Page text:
New Cyber Standards for IoT Ease – But Won’t Solve – Security Challenge
The first independent standard for cybersecurity for the Internet of Things (IoT) was approved earlier this month, following two years of debate and discussion over how to measure and secure such devices.
The American National Standards Institute (ANSI) approved UL 2900-1, General Requirements for Software Cybersecurity for Network-Connectable Products, as a standard on July 5. The effort was spearheaded by Underwriters Laboratories (UL), which is preparing two more standards to follow: UL 2900-2-1, which defines requirements for network-connectable components of healthcare systems, and UL 2900-2-2, which does the same for industrial control systems.
The three establish the first standard security protocols for software-controlled IoT devices, such as access controls, industrial controls for lighting and mechanical systems, internet-connected medical devices and more. They also offer potential answers to major worries about the lack of security built into such devices thus far.
The Internet of Things promises unparalleled opportunities to track, control and manage everything from lights and security cameras to pacemakers and medication delivery systems. But concerns about security, driven by real-world events in which unsecured IoT devices were co-opted in coordinated botnet attacks, have raised anxiety levels about the risks posed by connecting so many devices to the internet.
Those concerns have prompted government leaders from the Pentagon to Congress to call on industry to embrace security standards as a mark of quality and establish voluntary independent testing programs to assure customers that products are safe. The underlying warning: Either industry figures out how to police itself or government regulators will step in to fill the void.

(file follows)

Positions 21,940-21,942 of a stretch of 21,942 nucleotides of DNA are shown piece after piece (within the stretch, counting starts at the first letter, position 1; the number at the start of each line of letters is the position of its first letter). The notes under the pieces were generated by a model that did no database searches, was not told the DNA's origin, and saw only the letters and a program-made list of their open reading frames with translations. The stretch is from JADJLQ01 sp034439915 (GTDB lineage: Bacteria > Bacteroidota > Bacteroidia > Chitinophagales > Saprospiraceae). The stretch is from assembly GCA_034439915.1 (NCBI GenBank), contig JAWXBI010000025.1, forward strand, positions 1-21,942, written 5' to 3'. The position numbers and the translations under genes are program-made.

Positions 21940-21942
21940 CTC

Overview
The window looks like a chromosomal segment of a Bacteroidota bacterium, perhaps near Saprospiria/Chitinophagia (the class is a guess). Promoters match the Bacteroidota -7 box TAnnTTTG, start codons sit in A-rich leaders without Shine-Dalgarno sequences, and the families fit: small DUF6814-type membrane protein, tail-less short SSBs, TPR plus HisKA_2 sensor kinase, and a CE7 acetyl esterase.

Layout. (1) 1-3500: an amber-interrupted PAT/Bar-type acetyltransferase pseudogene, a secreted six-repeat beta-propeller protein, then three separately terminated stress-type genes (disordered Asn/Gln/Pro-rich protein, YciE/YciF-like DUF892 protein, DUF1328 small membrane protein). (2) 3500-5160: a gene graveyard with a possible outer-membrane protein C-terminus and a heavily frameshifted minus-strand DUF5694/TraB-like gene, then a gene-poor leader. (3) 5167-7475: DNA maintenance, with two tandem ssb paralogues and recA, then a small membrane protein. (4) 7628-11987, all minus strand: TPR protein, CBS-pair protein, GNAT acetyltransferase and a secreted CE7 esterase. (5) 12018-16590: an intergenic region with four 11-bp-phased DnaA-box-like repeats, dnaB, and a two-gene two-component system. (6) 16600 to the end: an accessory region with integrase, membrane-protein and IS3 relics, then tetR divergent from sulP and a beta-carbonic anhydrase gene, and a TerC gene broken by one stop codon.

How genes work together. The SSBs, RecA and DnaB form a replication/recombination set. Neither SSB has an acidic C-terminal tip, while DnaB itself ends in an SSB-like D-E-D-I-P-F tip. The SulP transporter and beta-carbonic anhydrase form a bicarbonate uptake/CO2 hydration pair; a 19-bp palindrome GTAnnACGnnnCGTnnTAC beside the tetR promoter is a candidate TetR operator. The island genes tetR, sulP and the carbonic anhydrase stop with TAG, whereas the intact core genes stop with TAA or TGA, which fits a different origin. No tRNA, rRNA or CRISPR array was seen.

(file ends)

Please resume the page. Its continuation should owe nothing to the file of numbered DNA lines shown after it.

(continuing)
Whether that is enough to inspire more companies to step up to the standards challenge remains unclear. “The market – that is, individual, corporate and government customers – has yet to put a price on IoT security in the same way that other markets have to determine the relative value of energy-efficient appliances or crash-worthy automobiles,” said Chris Turner, solutions architect with systems integrator General Dynamics Information Technology. “The market would benefit from standards. They’d help vendors back up product claims and integrators speed up adoption and implementation, which in turn would increase security and probably drive down prices, as well.”
A standards regimen could change that equation, suggests Steven Walker, acting director of the Defense Advanced Research Agency (DARPA).
“What if customers were made aware of unsecure products and the companies that made them?” he asked at the AFCEA Defensive Cyber Symposium in June. “I’m pretty sure customers would buy the more secure products.”
As recently as Oct. 21, 2016, the Mirai botnet attack crippled Internet services provider Dyn via an international network of security cameras that launched an onslaught of bogus data requests on Dyn servers, peaking at about 1.2 terabytes/s. The attack brought down many of the most popular sites on the Internet.
Kevin Fu, director of the Archimedes Center for Medical Device Security and the Security and Privacy Research Group at the University of Michigan and the co-founder and chief scientist at Virta Labs, a startup medical device security firm, told the House Energy and Commerce Committee that the underlying problem is one of market failure.